My friend Nick has a very nice old Gibson arch-top guitar. Not one of the plywood versions – it’s a fully acoustic instrument whose complex arched front was originally carved out of a large block of luthier-quality wood.
Nick loves the guitar’s sound, and he also loves the Kent Armstrong floating pickup which someone previously installed and fastened to the scratchplate. This is a specially designed humbucking pickup, thin enough to fit in the limited space under the strings of most arch-tops and not needing any screws or holes into the guitar body. It’s similar to the Bruce Bolan pickup which Gibson used to make for arch-tops – though I haven’t seen one of those for sale since many years.
The Kent Armstrong version is back-filled with epoxy and essentially noise-free. Only the scratchplate needs a little recess and a few holes to install the pickup plus volume and tone controls. In order to keep all parts of a vintage guitar undamaged, it’s possible to remove and store the old scratchplate and fit a modern replica plate to be drilled and cut for the pickup. There”s also a version which fastens to the end of the fingerboard and doesn”t need a scratchplate at all.
Armstrong”s pickups certainly do fit the majority of arch-top f-hole guitars, and they do a very good job. But they are intended for guitars whose neck is fitted to the body with a slight offset, so the end of the fingerboard floats just ‘above’ the guitar front. And as the fingerboard and upper frets are raised a little above the guitar front, so are the strings… and there is enough space underneath to fit a low-profile pickup without cutting into the guitar.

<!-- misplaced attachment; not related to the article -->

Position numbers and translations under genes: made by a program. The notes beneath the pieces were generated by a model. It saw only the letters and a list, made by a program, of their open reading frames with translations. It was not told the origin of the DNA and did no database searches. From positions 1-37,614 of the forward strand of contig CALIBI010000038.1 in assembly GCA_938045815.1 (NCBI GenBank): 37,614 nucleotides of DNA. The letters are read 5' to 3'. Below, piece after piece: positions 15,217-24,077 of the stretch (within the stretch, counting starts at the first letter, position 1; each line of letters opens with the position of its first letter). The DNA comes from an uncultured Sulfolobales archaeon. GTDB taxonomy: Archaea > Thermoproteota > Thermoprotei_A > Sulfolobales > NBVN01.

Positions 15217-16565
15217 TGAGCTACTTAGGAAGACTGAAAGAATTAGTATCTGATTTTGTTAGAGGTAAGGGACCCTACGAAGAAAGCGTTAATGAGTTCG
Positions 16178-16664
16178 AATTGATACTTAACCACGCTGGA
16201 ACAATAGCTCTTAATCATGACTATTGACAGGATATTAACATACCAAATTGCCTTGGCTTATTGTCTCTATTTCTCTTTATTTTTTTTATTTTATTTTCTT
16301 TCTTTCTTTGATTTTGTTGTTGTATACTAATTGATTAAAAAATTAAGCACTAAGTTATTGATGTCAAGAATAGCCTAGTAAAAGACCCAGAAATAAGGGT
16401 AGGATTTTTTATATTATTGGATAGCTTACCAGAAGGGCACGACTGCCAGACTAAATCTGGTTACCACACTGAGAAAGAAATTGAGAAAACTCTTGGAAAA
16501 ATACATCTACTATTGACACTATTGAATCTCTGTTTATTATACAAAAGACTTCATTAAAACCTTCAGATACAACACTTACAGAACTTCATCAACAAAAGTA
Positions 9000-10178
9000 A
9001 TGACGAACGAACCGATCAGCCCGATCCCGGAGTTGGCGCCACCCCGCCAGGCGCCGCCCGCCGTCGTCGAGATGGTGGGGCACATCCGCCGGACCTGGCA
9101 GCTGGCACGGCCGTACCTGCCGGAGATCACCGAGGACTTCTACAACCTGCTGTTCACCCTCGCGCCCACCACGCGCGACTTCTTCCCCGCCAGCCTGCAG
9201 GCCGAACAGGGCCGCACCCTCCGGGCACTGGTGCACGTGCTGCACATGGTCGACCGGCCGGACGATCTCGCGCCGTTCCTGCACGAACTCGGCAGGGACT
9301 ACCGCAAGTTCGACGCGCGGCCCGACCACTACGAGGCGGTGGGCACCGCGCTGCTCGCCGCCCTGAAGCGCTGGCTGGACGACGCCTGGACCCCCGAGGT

However, some older Gibson arch-tops do not have that forward offset on the neck. The end of the fingerboard is exactly level with the guitar front, and glued directly to it. This is a common construction on modern flat-top steel string guitars and semi-acoustic electrics, and it is also found on some older models of US-made arch-tops… and Nick’s guitar is one of these.
Next to the end of the fingerboard, the guitar front is quite close to the strings; but then it curves downwards and away from the strings, eventually leaving just enough height for a pickup plus a bit of string clearance. On this guitar, the closest the pickup could be fitted to the neck was about a third of the way towards the bridge. This gave a satisfactory warm tone for a jazz guitar, but unfortunately it was sitting exactly under his preferred sweet-spot for picking the strings, getting in the way and making clunking sounds when the tip of the pick hit the top of the pickup.
Originally Nick brought this guitar to me asking if I could cut some of the guitar front away so the pickup could be moved closer to the fingerboard, and out of the way of his picking. And to be fair, that is exactly what Gibson did with some of their electric arch-top models: they cut right through the front – and the internal braces – and fitted a large pick-up into the hole. I am not too worried if this is done to a semi-acoustic built with a thick plywood front, and intended to work okay with holes cut in the front. But I think this is a disgraceful thing to do to a well-made, beautiful-sounding, acoustic arch-top… and so I searched for some alternative way of getting the pickup out of the way of his picking hand, without cutting into the guitar.